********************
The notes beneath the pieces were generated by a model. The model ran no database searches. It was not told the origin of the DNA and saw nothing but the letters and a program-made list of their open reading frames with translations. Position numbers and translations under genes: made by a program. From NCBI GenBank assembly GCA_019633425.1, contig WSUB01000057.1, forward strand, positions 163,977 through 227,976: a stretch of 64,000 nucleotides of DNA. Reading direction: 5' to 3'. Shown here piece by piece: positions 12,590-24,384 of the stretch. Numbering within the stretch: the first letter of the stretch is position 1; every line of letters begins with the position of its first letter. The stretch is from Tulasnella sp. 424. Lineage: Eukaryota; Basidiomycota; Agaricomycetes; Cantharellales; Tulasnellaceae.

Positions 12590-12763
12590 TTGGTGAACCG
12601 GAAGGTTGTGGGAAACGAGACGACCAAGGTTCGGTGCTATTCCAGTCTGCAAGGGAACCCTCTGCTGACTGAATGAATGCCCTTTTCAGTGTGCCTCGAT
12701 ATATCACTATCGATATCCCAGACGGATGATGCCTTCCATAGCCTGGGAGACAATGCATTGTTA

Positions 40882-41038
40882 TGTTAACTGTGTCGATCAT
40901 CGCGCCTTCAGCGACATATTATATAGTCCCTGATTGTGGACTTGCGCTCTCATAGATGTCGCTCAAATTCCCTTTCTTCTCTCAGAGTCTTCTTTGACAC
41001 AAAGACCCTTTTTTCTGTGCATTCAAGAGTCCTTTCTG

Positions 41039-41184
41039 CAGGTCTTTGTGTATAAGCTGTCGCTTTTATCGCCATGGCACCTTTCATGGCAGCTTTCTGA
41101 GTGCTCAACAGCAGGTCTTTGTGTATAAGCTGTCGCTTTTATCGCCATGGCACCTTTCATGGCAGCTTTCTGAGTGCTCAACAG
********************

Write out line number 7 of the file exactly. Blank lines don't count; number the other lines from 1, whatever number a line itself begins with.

40882 TGTTAACTGTGTCGATCAT